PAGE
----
Kitty's Class Day And Other Stories
The Baron's Gloves; Or, Amy's Romance
"All is fair in love and war."
HOW THEY WERE FOUND
"What a long sigh! Are you tired, Amy?"
"Yes, and disappointed as well. I never would have undertaken this journey if I had not
thought it would be full of novelty, romance, and charming adventures."
"Well, we have had several adventures."
"Bah! losing one's hat in the Rhine, getting left at a dirty little inn, and having our pockets
picked, are not what I call adventures. I wish there were brigands in Germany--it needs
something of that sort to enliven its stupidity."
"How can you call Germany stupid when you have a scene like this before you?" said
Helen, with a sigh of pleasure, as she looked from the balcony which overhangs the
Rhine at the hotel of the "Three Kings" at Coblentz. Ehrenbreitstein towered opposite, the
broad river glittered below, and a midsummer moon lent its enchantment to the
As she spoke, her companion half rose from the low chair where she lounged, and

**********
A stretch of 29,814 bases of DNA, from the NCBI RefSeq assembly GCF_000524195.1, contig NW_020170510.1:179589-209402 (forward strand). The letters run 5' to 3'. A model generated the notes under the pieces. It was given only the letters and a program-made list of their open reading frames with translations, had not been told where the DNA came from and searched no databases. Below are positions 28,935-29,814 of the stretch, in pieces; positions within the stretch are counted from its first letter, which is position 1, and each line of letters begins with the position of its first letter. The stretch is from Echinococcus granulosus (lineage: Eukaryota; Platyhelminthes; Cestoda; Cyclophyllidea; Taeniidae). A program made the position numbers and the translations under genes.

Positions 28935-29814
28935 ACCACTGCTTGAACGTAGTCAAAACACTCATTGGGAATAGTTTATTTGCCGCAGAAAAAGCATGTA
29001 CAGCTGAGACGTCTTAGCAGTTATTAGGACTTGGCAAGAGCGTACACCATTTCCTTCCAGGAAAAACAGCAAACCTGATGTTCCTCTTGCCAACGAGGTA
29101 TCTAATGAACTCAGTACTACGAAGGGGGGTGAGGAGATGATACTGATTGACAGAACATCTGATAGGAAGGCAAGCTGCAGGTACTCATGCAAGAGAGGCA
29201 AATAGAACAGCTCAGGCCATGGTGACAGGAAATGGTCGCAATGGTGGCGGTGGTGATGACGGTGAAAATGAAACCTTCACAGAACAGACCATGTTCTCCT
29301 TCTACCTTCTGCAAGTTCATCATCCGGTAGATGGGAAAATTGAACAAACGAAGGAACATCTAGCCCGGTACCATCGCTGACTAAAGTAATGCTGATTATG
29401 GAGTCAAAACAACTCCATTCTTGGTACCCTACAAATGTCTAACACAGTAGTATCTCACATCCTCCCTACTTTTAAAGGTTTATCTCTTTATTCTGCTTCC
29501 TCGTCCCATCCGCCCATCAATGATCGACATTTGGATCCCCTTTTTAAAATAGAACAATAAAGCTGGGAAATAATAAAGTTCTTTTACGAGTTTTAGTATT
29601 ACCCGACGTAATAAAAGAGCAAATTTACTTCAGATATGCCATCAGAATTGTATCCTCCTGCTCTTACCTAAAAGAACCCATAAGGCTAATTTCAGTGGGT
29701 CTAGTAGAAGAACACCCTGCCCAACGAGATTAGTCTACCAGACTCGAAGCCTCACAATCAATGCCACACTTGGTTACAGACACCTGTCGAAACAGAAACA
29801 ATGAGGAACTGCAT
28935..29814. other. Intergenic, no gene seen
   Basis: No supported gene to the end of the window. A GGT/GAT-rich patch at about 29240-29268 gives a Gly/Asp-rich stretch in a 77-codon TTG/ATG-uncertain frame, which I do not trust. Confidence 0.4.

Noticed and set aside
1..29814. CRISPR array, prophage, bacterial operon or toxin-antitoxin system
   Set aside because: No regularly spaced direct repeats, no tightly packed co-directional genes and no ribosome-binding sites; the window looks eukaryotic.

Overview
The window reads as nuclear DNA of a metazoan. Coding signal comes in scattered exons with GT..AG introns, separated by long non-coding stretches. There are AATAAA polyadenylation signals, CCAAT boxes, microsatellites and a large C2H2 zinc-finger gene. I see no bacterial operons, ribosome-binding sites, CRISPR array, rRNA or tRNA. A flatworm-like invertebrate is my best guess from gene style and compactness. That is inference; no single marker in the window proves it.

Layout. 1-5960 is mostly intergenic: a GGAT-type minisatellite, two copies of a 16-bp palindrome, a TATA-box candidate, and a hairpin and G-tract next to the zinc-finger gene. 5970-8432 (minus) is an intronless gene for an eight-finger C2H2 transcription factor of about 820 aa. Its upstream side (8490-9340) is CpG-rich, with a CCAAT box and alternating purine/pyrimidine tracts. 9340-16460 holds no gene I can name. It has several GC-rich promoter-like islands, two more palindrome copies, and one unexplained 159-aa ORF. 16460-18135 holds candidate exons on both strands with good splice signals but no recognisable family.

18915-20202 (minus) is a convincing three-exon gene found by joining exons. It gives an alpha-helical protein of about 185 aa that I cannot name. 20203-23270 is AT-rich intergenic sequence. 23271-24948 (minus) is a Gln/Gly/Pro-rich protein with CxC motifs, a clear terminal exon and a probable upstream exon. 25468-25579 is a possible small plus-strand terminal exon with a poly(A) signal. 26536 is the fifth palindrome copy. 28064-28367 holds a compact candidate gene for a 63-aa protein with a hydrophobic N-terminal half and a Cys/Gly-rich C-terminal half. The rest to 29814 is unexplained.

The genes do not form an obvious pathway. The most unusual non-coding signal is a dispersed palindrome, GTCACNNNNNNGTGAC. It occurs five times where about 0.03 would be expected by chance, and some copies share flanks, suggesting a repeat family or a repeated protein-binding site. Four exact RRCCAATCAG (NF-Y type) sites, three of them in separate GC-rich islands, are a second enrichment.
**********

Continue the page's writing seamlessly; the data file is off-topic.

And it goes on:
showed the pretty, piquant face of a young girl. She seemed in a half melancholy, half
petulant mood; and traces of recent illness were visible in the languor of her movements
and the pallor of her cheeks.
"Yes, it is lovely; but I want adventures and romance of some sort to make it quite
perfect. I don't care what, if something would only happen."
"My dear, you are out of spirits and weary now, to-morrow you'll be yourself again. Do
not be ungrateful to uncle or unjust to yourself. Something pleasant will happen, I've no
doubt. In fact, something _has_ happened that you may make a little romance out of,
perhaps, for lack of a more thrilling adventure."
"What do you mean?" and Amy's listless face brightened.
"Speak low; there are balconies all about us, and we may be overheard," said Helen,
drawing nearer after an upward glance.
"What is the beginning of a romance?" whispered Amy, eagerly.